There is a lot of good karma following Oscar Lopez these days, especially through the 2014 release of Apasionado.
The 14-track recording is the two-time Juno Award winner’s first solo effort in 10 years, an album that blends jazz, blues and pop into the Chilean-born guitarist’s signature world fusion.
Lopez returns to the Arden Theatre on Saturday, Oct. 3, more than five years after performing as part of a trifecta with Pavlo and Rik Emmett in 2010. Make no mistake. The crowd loved them then and is once more ready to embrace Lopez.
Most biographies list Lopez’s birthplace as Santiago with residence in Calgary since 1981. What is missing is that Lopez and his family spent a few years in Naramata, B.C., an area in the Okanagan with a rich cultural history.
It was in lush wine country that Apasionado was conceived. As Lopez explains it, the family needed a change. On the spur of the moment, they packed their bags and moved west.
“At the time, I had nothing in the works. I really didn’t have the inspiration or desire for creation. Sometimes you have to go with the flow, and I didn’t push myself,” said Lopez.
Lopez and his wife purchased an old house in Naramata that originally was built by a chiropractor and was surrounded by McMansions and wineries.
“The house had a lot of character and it became a symbol of Naramata. It was an intimate and very spiritual house. It had good karma. We saw wild animals and when it was clear we could see the stars. It was a magical place. That house was very much involved in Apasionado. I needed to go there and go through the process and come up with the melodies,” Lopez reminisces.
In fact, the majority of song titles for Apasionado are from the Okanagan. So great is the singer-songwriter’s praise of his lodgings, he dedicated the song Road to the Blue House as a personal salute.
The process he describes is overcoming a dry spell of creativity, a surprising event that happened after meeting Justin Glibbery, leader of the Naramata Community Choir.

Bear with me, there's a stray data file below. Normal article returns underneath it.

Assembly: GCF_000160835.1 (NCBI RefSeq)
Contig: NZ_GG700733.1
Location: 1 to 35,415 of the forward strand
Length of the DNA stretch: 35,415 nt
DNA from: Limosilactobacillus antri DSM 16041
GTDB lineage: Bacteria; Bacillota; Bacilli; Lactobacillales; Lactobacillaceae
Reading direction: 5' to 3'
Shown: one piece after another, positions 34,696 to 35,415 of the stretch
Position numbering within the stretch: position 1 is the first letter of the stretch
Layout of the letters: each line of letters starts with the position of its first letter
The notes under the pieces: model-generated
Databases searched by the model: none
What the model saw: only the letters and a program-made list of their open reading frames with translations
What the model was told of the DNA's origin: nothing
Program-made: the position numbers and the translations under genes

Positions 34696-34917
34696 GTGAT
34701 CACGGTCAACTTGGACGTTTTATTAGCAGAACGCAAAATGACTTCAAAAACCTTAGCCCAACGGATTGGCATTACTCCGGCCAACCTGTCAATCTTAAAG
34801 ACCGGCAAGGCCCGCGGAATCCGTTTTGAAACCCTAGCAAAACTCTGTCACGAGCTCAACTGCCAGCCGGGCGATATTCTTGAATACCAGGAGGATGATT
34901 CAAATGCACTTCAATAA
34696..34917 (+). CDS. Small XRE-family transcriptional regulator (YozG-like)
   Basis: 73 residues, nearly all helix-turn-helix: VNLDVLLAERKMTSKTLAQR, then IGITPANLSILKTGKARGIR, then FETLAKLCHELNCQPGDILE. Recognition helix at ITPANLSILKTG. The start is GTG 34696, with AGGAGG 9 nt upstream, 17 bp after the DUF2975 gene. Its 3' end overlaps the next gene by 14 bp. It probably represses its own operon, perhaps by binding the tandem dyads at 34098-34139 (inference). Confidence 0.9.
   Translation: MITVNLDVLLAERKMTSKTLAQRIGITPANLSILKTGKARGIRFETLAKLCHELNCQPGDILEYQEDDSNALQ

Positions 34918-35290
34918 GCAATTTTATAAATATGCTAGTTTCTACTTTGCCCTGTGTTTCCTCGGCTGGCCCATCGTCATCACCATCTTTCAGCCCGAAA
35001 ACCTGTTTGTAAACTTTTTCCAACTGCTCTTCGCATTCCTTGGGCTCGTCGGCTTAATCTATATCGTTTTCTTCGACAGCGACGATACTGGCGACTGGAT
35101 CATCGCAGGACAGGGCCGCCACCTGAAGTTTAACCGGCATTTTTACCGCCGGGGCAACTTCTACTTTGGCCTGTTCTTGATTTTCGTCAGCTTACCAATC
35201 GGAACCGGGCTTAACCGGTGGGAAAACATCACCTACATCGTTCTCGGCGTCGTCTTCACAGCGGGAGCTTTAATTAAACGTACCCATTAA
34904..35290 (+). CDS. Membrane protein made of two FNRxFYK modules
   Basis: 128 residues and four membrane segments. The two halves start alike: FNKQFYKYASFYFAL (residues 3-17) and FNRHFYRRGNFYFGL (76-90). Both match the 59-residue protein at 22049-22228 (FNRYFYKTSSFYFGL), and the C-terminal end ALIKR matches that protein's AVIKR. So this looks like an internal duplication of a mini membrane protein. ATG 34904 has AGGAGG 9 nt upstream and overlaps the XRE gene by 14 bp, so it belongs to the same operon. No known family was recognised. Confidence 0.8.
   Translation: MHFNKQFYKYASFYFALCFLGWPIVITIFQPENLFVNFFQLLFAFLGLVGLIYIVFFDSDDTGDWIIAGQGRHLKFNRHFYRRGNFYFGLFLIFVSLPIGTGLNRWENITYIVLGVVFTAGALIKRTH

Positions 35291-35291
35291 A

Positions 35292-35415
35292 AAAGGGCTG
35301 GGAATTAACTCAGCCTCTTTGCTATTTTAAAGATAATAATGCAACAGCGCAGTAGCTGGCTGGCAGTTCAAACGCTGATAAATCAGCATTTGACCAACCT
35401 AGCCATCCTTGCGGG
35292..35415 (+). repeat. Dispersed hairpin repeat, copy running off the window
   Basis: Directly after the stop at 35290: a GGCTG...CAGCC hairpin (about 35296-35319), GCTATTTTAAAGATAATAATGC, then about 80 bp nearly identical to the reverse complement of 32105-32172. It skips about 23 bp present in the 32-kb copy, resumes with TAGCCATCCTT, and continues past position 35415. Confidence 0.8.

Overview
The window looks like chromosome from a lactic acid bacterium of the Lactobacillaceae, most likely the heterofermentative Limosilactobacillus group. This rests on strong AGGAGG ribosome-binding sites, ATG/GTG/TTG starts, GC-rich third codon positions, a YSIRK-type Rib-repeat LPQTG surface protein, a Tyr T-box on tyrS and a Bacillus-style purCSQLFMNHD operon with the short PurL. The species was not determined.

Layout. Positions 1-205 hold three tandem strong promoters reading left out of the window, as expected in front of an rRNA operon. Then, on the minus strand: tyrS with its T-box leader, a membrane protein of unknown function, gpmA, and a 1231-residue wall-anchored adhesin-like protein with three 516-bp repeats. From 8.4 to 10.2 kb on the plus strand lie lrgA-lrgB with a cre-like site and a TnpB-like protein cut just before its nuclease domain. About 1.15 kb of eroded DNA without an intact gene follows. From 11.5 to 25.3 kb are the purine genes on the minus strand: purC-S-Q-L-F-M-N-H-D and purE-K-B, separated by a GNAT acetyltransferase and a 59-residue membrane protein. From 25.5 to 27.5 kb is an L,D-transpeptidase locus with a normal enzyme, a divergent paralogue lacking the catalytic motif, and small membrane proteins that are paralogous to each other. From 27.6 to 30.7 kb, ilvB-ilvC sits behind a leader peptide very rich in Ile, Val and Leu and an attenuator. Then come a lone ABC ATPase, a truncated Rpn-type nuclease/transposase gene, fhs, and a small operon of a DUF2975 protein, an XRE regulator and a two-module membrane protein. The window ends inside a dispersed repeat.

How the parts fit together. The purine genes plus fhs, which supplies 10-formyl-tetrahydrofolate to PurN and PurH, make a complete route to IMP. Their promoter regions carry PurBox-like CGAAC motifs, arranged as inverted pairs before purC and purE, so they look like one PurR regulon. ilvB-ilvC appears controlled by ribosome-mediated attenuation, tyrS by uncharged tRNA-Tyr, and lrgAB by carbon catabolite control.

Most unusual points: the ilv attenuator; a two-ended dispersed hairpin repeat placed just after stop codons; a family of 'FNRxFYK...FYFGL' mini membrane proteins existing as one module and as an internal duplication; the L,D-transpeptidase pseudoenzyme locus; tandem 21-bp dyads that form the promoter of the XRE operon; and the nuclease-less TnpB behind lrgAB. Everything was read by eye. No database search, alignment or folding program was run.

“He’s an extraordinary piano player and became a good friend. He invited me to his house and over a glass of wine, we played a few songs together. After two or three hours of jamming, I started to feel this amazing organic power from within. I wasn’t expecting it. I wasn’t forcing it.”
His creative block was broken and together the duo worked on Apasionado.
“He was the most caring, charismatic, beautiful soul. He never pushed me, but he was always there.”
The Okanagan influence is everywhere in the album. Breaking Through the Clouds is inspired by cloudy Okanagan winters where residents need to push past murky skies to reach the sun.
Tears is a song of happiness celebrating the little things in life whereas Niko Bailarin is a nod to his son, Niko, 9, who “dances like crazy” to his father’s rhythms.
Line of Fire is a “killer song” that means more to Lopez than any other. He first played it at a 2013 benefit concert at McMahon Stadium for Calgary’s flood relief. The concert attracted 32,000 people and raised more than $2 million.
“Line of Fire is about the people who get up in the morning and know they will be in the line of fire. They may not like it, but they still get up. They are the policemen, the firefighters, the politicians, and the armed forces. They are poor children across the world and people who are hurt and abused. They are the people around us.”
In case you’re wondering, the Lopez family moved back to Calgary this year.
“ Both our families live in Calgary. We had to drive nine hours when we wanted to visit, so we decided to come back.”
Saturday, Oct. 3 at 7:30 p.m.
Tickets: $34 Call 780-459-1542 or online at ticketmaster.ca